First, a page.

Environmental Groups Collect $20 Million in Hush Money
Two environmental groups recently bullied a Texas energy company into donating $20 million to their cause to “save” desert sagebrush habitat by agreeing not to pursue legal action against a proposed natural gas pipeline. The pipeline is planned to cross southwest Wyoming, northern Nevada and southern Oregon.
The agreement was praised by some as a breakthrough in environmental protection. We call it extortion. Our biggest fear is the money will be used to put ranch families out of business and cripple rural communities throughout the West.
In our view the El Paso Corporation, based in Houston, Texas, didn’t have a clue who they were dealing with when they agreed to set up a $20 million conservation fund to be spent by the Oregon Natural Desert Association and the Western Watersheds Project (WWP). The WWP, headed by Jon Marvel of Hailey, with their oft-stated goal of ending public lands grazing, is required in the 10-year agreement to spend the money in counties and adjacent counties wherein the pipeline will run for the first five years. After that they can spend the money wherever they want.
However ham-fisted the agreement may seem, for the El Paso Corporation it’s a business decision. Caring more about being tied up in court than the ranch families who earn a living in the region, or the rural communities they support, El Paso’s suits are betting it will cost less to hand over the cash now than to be tied up in a lengthy court battle. What they didn’t foresee is other environmental groups jumping into the fray.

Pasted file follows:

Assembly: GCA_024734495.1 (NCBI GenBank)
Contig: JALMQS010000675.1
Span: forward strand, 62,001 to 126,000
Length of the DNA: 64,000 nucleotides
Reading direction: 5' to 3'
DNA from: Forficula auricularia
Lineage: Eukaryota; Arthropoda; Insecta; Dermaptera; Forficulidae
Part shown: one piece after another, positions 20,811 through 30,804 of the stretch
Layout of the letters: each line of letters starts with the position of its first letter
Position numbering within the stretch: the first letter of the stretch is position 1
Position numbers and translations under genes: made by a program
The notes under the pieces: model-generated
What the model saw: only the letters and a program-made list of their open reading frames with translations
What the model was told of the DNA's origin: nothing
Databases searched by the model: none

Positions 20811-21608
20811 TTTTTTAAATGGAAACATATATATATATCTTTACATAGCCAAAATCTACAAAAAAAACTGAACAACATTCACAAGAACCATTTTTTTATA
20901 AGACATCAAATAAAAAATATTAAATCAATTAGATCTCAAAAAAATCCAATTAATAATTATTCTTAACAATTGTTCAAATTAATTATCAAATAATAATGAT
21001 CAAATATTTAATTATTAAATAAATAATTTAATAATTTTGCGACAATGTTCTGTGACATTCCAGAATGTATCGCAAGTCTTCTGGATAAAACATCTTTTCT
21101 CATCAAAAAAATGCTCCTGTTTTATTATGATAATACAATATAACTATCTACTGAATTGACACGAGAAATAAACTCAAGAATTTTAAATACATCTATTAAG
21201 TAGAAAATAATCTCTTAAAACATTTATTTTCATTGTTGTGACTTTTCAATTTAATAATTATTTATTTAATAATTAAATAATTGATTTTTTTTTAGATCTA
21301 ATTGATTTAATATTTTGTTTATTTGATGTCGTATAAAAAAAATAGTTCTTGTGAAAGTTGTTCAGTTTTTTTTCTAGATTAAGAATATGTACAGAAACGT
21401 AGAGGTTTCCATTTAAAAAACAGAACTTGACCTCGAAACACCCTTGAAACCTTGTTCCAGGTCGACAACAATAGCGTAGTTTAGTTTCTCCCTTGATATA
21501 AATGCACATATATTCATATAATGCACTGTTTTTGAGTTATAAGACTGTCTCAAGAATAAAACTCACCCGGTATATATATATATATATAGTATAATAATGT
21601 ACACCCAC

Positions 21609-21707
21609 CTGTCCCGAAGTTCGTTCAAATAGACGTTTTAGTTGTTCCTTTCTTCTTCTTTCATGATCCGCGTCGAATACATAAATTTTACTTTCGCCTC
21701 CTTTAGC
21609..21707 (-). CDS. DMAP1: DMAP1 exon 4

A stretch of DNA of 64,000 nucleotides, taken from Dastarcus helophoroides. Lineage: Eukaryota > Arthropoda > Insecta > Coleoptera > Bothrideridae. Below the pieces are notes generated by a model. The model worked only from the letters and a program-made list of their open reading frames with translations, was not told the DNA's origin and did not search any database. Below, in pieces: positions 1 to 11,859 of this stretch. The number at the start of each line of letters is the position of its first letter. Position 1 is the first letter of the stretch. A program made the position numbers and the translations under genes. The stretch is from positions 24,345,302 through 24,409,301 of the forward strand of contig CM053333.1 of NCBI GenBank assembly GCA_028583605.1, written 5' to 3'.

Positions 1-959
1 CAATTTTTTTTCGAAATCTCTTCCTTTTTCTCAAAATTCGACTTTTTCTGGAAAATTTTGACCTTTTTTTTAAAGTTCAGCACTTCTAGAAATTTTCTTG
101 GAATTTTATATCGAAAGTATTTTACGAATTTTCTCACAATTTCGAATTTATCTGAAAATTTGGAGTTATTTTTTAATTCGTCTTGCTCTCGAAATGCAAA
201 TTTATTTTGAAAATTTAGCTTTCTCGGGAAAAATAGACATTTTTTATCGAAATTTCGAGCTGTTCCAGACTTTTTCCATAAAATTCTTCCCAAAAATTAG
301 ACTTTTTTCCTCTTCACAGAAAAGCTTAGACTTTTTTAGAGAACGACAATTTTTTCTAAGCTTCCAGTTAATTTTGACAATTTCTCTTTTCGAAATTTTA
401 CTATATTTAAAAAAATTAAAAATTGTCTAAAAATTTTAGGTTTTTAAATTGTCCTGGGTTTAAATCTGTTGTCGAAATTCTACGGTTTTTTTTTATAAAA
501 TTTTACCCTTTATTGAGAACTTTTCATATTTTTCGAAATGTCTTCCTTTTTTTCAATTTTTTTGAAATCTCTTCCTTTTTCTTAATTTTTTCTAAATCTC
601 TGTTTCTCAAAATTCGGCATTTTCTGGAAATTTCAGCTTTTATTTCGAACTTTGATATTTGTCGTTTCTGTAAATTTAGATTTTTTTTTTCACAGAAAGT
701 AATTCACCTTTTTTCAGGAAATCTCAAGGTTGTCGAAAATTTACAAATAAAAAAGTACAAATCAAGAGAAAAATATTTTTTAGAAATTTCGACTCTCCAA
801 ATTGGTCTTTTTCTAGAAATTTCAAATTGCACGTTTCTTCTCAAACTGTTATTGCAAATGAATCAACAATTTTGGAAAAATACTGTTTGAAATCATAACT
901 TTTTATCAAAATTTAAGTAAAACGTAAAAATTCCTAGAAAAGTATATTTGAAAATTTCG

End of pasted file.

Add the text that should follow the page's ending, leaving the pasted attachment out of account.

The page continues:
Shortly after the agreement was announced, the enlightened Center for Biological Diversity, another Oregon green group, smelled the gravy and petitioned federal regulators to withdraw permits for the Ruby Natural Gas Pipeline. They claim the project could harm two species of suckers, the Colorado pikeminnow and Lahontan cutthroat trout.
At this point it looks like El Paso will have to pony up another $20 million or so for fish protection if they want to stay out of court. Who’s next is anybody’s guess. If the folks down in Houston aren’t yet wondering what got them into this dim-witted predicament, it’s probably time to start asking some questions in the board room.
Negotiating with environmental groups is rarely, in fact almost never, a good idea. They have nothing to lose and everything to gain. Almost across the board they lack integrity. They don’t live up to the agreements they make, yet they expect everyone else to. Marvel is a prime example of this with his recent grazing lease fiasco in Custer County and countless other incidents.
El Paso Corp. and its investors are learning this the hard way but they should have known better than to negotiate with entities that bring nothing to the table except the threat of a lawsuit.